By Ese Erheriene
Hang Seng leads rebound, Nikkei rises as yen pulls back
Asia-Pacific stocks rebounded solidly Thursday, as markets in the U.S. and Europe stabilized overnight following weakness sparked by top White House economic adviser Gary Cohn's resignation.
Stock prices have been swinging up and down this week as investors have tried to gauge what action will come from recent U.S. protectionist rhetoric.
Hong Kong stocks, which have seen some of the week's biggest declines, climbed, leaving the Hang Seng up by 1.5%. Index heavyweights including Tencent saw rebounds of at least 2%.
Taiwan's Taiex rose 0.7%, New Zealand's NZX 50 finished up 0.9% as did Singapore's benchmark .
The Nikkei Stock Average closed up 0.5%, aided by an overnight pullback in the yen following a haven rally triggered by Cohn's resignation. Electronics stocks were strong, with Nintendo and Sharp respectively rising 4.1% and 2.1%.
Some market participants don't expect this latest stock rebound to be sustainable just yet.
"There are still too many unanswered questions to think it safe to increase exposures to risk assets with any real conviction," said Chris Weston, chief market strategist at IG Markets. He said uncertainties include Thursday's expected tariff announcement from President Donald Trump.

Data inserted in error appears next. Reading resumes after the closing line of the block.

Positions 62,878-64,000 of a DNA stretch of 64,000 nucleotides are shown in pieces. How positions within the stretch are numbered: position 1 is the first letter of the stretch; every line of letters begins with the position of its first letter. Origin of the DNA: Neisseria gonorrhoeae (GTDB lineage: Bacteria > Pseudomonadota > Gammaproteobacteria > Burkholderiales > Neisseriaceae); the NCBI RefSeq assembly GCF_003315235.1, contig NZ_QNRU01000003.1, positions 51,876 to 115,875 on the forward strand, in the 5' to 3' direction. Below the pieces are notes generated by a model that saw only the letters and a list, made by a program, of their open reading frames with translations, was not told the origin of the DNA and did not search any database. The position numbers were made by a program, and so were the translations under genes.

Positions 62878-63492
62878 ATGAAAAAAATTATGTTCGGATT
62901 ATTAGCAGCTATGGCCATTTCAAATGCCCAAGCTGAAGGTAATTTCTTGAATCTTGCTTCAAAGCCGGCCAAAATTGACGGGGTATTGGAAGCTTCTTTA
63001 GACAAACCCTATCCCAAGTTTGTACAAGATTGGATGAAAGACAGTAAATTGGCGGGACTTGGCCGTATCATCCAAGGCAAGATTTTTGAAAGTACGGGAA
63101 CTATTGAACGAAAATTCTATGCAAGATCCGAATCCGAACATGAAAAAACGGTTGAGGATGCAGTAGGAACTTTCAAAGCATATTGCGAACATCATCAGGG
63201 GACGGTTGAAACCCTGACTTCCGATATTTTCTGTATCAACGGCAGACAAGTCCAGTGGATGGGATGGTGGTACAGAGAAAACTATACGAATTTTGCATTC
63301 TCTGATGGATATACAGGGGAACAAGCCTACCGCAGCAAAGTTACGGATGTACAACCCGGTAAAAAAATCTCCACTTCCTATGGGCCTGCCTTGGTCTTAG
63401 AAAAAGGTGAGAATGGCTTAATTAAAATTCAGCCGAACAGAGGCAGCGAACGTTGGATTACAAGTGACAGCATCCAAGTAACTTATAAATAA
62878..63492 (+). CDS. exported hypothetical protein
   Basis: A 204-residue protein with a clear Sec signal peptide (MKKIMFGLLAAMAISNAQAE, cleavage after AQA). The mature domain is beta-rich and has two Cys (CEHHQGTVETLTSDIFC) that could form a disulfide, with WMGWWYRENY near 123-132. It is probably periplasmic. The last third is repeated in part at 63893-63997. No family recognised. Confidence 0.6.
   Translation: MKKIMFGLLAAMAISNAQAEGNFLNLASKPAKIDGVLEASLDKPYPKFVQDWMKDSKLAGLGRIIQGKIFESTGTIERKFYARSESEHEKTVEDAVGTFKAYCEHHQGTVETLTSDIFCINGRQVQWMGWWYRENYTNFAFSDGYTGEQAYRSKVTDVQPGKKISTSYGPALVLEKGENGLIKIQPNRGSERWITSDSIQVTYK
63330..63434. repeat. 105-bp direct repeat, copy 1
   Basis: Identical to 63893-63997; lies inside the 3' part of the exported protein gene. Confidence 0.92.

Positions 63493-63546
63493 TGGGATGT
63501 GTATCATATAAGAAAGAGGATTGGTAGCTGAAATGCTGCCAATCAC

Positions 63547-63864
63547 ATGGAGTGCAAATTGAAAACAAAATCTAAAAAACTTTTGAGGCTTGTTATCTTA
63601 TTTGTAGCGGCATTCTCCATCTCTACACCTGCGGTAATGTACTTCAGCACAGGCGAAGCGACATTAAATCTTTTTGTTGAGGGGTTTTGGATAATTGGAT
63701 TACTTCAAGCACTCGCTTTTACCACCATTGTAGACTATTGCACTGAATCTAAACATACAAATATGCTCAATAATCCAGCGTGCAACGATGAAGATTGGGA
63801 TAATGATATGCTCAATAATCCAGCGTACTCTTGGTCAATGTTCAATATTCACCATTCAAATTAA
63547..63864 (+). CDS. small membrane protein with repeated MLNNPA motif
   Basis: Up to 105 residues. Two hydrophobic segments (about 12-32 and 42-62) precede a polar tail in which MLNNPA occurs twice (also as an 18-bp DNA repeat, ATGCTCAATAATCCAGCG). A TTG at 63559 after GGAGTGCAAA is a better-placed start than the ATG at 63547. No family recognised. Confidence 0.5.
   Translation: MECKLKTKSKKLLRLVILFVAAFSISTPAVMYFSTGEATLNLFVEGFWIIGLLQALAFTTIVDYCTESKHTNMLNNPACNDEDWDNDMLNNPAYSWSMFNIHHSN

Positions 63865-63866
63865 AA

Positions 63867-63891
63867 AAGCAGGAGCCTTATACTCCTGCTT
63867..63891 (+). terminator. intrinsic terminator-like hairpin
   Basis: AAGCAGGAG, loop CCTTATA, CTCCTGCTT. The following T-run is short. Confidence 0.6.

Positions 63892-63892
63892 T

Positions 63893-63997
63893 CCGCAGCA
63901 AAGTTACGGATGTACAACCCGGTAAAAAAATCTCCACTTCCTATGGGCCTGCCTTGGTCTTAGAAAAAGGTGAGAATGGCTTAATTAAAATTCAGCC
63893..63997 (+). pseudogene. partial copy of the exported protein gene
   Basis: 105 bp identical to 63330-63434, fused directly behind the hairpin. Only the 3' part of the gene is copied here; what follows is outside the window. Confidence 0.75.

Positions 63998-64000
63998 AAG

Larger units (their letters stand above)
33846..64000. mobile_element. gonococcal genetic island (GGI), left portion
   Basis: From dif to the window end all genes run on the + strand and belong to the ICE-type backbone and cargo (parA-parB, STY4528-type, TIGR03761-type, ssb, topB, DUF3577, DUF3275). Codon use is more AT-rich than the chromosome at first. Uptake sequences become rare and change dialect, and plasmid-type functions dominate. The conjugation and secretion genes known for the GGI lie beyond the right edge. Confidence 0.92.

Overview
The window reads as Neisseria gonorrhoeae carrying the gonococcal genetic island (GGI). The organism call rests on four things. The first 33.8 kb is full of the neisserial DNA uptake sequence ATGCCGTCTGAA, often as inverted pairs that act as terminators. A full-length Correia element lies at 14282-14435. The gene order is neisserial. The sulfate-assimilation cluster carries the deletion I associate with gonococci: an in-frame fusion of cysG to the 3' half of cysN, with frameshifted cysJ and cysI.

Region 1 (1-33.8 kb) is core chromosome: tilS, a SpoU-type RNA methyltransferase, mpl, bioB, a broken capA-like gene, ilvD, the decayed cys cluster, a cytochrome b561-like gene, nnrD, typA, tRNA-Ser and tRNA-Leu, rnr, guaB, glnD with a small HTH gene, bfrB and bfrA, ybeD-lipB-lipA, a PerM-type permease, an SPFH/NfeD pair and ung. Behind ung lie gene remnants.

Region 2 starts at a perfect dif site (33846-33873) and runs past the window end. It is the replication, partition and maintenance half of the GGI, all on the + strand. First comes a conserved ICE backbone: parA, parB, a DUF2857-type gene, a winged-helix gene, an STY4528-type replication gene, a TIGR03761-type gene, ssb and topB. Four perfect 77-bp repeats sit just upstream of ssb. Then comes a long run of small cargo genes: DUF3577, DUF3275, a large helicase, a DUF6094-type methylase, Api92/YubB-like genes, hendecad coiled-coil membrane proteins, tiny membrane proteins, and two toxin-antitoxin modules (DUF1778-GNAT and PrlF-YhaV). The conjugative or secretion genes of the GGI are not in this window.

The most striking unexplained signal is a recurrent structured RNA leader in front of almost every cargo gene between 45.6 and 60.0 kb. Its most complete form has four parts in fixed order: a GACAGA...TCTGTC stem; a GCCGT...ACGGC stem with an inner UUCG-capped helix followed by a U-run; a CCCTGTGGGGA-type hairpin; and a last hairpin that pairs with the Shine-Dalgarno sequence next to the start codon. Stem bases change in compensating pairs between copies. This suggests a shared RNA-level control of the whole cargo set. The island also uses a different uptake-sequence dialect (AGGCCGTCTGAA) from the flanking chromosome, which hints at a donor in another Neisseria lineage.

Also looming is Thursday's European Central Bank meeting, Friday's policy statement from the Bank of Japan and the end-of-week employment report out of the U.S.
There was upbeat economic news out of Asia-Pacific on Thursday, with Japanese growth revised strongly higher . Fourth-quarter expansion has now been put at 1.6% on an annualized basis, versus a preliminary estimate of 0.5%.
Meanwhile, Australia logged a much bigger than expected trade surplus for January. Paul Dales at Capital Economics called that "welcome news," though he cautioned "it may be too early to conclude" that exports will add to the country's economic growth this quarter. They cut into gross domestic product in the fourth quarter.
China said February exports surged 44.5% from a year earlier in dollar terms while imports rose 6.3%, resulting in a surprise surplus. But start-of-year Chinese economic data are volatile because of the shifting timing of the Lunar New Year holiday. It came in mid-February this year.